Sweating it out at Delhi Zoo

The rising mercury has been giving a hard time to Delhiites. Even as humans struggle to beat the heat, the plight of animals --pets, strays or those in the zoo too deserve a thought.

With the city wilting under intense heat wave conditions, it was 44.5 degrees recently, Metrolife braved it to the National Zoological Park, commonly known as the Delhi Zoo, to not just relieve childhood memories of seeing the majestic big cats, cacophonic monkeys, lazing crocs, deer and other fascinating endangered species of fauna, but also to find out how summer had been treating them.

Enter the vast expanse of green and brown and you can feel the stillness all around.  
Not a leaf moves, the water in the moat and the pools for the animals, green and dense with algae, stands still. The afternoon quiet is overwhelming. Affected by the searing summer sun even the birds refuse to chirp. The stillness is broken by the bark of the deer resting under a scraggly Keekar tree and the deep grunt of the tiger making its way to the pool to escape the blistering heat.

“During the days when there is so much heat, we make sure that all the cages are equipped with efficiently working fans and coolers,” Riyaz Ahmed Khan, curator of Delhi Zoo, tells Metrolife.

While nets have been raised to prevent the direct sunlight hitting the animals, regular sprinkling of water over the animals is also a part of their daily routine, he informs.

“During summers, the animals, especially the big cats, feel very weak and dehydrated which makes them lazy and unwell. For this reason, our veterinaries are always on duty and we feed the animals with glucose at regular intervals,” Khan tells Metrolife.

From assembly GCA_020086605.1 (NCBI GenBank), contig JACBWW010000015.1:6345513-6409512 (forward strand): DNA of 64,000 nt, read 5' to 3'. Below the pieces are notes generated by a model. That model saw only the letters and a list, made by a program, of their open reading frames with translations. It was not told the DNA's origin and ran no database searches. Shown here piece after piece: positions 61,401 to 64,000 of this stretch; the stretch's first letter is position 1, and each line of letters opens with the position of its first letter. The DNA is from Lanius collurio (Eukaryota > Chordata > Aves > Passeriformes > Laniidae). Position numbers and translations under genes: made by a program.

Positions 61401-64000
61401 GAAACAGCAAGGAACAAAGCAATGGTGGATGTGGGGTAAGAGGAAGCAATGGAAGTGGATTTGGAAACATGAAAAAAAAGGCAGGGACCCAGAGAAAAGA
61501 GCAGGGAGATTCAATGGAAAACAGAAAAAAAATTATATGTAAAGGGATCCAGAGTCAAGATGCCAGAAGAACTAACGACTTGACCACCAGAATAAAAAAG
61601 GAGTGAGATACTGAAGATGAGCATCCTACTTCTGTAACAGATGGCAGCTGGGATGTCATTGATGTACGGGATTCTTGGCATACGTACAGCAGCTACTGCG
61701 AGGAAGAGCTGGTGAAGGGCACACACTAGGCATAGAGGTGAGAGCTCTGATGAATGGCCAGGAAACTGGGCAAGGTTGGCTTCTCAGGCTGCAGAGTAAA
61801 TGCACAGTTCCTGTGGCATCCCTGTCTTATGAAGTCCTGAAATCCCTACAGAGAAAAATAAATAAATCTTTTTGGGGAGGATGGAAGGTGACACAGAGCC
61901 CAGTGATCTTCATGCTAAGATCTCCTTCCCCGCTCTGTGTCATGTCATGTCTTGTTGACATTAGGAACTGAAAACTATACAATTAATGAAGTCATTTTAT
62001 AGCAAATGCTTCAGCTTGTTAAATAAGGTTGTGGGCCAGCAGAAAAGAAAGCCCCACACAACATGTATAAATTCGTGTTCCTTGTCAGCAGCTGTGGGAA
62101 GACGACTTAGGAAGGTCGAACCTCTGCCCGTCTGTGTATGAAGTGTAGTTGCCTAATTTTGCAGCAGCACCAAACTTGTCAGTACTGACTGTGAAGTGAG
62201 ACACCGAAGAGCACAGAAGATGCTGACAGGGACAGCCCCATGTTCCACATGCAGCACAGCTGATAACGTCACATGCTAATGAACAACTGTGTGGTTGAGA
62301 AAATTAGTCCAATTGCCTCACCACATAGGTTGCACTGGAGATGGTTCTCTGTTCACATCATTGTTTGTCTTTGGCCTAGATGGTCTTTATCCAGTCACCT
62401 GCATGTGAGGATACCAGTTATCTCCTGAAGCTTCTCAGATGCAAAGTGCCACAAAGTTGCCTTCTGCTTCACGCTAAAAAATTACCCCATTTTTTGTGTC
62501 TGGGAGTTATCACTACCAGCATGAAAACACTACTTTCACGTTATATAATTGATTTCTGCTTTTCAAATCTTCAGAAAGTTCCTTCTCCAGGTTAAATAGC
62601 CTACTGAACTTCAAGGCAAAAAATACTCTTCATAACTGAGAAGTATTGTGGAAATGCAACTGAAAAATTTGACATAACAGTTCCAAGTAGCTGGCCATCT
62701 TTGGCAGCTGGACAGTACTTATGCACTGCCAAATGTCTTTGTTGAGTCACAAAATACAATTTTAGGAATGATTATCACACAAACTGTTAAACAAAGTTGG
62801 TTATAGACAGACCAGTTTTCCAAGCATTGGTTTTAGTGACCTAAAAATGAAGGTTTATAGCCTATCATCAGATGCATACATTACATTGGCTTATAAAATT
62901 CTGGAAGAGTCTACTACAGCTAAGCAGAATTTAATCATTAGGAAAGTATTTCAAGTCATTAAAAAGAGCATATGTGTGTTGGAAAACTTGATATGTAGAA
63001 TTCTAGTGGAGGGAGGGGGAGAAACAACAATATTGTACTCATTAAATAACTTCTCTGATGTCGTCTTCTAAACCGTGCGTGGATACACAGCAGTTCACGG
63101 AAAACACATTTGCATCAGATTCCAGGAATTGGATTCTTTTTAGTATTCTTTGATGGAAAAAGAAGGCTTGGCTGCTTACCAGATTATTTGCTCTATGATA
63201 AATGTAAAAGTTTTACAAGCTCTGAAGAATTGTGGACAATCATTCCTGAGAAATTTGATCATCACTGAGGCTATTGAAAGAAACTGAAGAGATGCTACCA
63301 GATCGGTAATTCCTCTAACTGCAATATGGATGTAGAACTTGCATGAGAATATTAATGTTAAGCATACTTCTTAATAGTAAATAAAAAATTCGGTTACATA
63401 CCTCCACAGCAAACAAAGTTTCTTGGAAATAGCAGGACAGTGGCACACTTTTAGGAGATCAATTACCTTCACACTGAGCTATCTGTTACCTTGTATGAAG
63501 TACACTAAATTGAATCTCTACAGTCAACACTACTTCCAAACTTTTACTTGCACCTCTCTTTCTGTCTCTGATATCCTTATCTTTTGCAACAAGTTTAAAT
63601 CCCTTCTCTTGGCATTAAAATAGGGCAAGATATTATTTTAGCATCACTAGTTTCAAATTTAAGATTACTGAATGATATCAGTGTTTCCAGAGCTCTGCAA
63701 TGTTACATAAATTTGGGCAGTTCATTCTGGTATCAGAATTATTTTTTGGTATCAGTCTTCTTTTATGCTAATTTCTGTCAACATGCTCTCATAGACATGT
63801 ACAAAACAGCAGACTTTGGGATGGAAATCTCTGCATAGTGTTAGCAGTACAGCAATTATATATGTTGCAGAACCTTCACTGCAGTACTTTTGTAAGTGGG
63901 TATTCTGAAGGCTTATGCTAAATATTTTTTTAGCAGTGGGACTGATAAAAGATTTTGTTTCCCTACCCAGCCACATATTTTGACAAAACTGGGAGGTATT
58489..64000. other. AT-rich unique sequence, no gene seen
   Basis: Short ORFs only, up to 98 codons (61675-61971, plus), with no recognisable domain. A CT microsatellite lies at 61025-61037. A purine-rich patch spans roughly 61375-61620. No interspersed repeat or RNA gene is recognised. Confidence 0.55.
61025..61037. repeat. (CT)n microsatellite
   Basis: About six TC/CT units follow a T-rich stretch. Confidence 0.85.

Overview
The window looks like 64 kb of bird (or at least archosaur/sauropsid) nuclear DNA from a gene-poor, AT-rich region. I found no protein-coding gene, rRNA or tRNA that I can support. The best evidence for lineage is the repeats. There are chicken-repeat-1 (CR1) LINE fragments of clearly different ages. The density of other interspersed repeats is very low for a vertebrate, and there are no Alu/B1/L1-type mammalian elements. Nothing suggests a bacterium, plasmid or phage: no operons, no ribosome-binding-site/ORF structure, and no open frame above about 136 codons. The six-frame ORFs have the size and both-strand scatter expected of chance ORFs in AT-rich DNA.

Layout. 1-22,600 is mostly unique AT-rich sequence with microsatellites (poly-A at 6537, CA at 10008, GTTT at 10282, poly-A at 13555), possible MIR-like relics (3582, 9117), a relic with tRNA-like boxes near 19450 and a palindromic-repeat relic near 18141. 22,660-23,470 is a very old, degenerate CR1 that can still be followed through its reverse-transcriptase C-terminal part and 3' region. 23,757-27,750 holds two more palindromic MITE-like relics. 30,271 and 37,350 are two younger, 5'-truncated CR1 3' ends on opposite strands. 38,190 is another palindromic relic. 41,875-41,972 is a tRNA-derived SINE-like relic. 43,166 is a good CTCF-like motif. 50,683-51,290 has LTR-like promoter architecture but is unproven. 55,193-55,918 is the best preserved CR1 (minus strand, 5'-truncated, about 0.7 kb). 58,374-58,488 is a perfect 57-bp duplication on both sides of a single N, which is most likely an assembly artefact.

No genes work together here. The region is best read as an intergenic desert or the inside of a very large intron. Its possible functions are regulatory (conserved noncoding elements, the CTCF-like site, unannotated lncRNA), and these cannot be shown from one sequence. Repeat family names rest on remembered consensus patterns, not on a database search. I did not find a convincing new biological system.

Alipore Zoo, the country's oldest formally stated zoological park, very recently for the first time started availing the services of a dietitian for its animals.

On being asked if the Delhi Zoo too has a dietician for the animals who looks after the quantity, tests the quality, checks the nutrient value of the food given to the animals, besides changing the menu according to the season, Khan said, “We don’t have a dietician for animals because each of them is fed according to the centralised norms set by the government.” However, the food intake of the animals is one to two kilograms less in summers as compared to winters,” he added.

While Delhi Zoo is taking care to ensure comfortable conditions for its inmates, lack of sensitivity on the part of visitors is a big problem. People hardly heed the advisory asking people “not to feed the animals”. Worse, they disturb the animals, especially the monkeys and the big cats, by throwing plastic bottles at them.

Metrolife spotted not just children but even adults engaged in this disturbing activity. When a visitor was asked why he was doing so, he replied, “I want my child to see how a lion roars!”

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